A few years ago, I subbed in an already established woodwind quintet for a few months. Extremely talented musicians tend to rub off on other musicians and unfortunately, the same holds true in reverse. That summer, I enjoyed my bassoon in a way I never had before. I played pieces of which I hadn't realized I was capable. Difficult stuff, and we not only played it well but damnit, we made music out of those note-filled pages! The regular bassoonist returned and I have truly missed playing with them.
I ended this summer with a bad audition and a stint in a local volunteer orchestra. An orchestra in whose ranks I have spent years. I've seen them improve drastically over the last three years. It really is commendable but at the end of the day, they are still a very large volunteer orchestra with a mediocre base. They have some great players in there but are severely hampered by timid strings, overly loud brass, and a second bassoon with whom I have a great deal of difficulty playing.
My little semi-pro orchestra is wonderful. I have a great time in there, thanks in no small part to the fabulously talented 2nd bassoon whom I play against. But I started off the week of rehearsals feeling horrible about my playing and wondering what the hell I was doing there.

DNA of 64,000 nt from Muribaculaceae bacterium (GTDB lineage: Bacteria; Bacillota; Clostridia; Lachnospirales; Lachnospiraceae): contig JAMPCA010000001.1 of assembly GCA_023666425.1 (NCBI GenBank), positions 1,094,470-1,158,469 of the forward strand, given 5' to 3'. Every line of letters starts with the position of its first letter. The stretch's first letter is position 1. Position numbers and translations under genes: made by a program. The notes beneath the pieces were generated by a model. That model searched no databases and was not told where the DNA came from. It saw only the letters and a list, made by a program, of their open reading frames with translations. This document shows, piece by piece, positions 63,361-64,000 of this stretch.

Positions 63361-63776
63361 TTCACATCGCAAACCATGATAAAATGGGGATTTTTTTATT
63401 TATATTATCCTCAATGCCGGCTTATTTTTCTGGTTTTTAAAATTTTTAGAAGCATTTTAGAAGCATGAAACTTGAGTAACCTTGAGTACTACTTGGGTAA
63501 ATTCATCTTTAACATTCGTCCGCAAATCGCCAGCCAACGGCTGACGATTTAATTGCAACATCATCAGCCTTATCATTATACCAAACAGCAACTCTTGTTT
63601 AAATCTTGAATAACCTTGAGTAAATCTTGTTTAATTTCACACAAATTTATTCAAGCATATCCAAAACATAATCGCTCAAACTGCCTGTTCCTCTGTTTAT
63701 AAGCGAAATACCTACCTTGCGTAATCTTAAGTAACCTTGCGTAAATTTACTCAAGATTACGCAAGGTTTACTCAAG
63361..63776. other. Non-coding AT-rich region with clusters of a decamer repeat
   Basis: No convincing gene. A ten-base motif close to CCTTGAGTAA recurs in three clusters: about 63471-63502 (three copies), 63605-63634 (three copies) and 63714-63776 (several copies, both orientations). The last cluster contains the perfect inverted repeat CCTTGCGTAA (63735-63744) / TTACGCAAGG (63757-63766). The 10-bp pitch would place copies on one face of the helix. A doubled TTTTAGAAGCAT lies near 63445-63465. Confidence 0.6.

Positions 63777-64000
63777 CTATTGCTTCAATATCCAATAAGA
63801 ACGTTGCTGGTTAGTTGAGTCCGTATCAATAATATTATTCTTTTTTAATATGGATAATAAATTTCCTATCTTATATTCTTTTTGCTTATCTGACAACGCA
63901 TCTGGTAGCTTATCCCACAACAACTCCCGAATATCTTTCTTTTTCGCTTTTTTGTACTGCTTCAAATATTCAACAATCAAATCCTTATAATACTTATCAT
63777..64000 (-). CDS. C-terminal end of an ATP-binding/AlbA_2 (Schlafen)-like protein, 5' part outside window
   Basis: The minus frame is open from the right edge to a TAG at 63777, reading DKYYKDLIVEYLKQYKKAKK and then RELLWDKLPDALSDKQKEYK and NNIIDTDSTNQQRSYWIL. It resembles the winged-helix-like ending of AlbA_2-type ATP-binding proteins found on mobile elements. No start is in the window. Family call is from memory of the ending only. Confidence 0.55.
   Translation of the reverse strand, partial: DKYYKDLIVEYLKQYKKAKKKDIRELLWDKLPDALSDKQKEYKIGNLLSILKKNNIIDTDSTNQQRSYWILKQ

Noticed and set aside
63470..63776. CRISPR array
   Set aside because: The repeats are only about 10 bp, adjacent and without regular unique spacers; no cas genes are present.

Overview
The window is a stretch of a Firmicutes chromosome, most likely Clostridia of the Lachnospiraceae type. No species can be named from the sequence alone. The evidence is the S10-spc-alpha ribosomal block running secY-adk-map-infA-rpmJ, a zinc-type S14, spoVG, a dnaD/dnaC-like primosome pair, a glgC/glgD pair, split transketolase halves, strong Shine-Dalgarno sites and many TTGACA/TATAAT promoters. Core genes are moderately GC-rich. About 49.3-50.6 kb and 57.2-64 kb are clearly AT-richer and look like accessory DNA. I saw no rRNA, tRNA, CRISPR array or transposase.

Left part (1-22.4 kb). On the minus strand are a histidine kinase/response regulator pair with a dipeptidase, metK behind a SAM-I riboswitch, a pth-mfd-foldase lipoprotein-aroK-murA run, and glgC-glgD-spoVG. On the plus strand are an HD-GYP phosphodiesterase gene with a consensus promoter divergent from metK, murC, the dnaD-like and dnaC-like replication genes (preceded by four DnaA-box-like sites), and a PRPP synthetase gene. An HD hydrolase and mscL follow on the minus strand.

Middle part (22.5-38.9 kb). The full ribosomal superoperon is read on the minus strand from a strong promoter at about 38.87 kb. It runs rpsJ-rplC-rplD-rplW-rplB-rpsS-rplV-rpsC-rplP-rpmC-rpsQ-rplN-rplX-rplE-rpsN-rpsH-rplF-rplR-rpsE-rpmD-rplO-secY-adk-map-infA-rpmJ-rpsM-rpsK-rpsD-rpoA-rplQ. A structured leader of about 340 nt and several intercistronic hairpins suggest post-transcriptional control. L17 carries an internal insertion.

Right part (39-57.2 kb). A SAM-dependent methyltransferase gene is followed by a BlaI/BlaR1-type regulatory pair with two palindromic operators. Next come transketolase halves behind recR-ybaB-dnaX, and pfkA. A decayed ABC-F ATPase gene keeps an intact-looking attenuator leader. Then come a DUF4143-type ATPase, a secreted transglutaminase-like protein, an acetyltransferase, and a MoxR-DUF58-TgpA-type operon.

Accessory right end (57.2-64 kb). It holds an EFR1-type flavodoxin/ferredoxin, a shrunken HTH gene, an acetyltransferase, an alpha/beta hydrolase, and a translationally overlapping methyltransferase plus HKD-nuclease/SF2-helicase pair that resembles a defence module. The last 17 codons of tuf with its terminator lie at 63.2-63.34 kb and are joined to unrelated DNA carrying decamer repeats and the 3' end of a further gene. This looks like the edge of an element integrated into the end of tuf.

I don't think I've ever felt so deflated and self-conscious. The volunteer orchestra just sucked the confidence right out of me! By the third rehearsal, I was feeling more myself and by the concerts, I was having a wonderful time and thoroughly enjoying bassoon again. It was easily one of the best performances I've ever turned in. Beethoven's Sixth Symphony went off beautifully, as did the Brahms Alto Rhapsody and the Tchaikovsky Cello Nocturne. So well, in fact that the solo cellist mentioned recording a CD with us and the audience gave a standing ovation at the conclusion!
Here's to the rise of talent and art rather than its fall. May we all be so blessed in our lives as to be challenged in ways that awaken our creative spirit.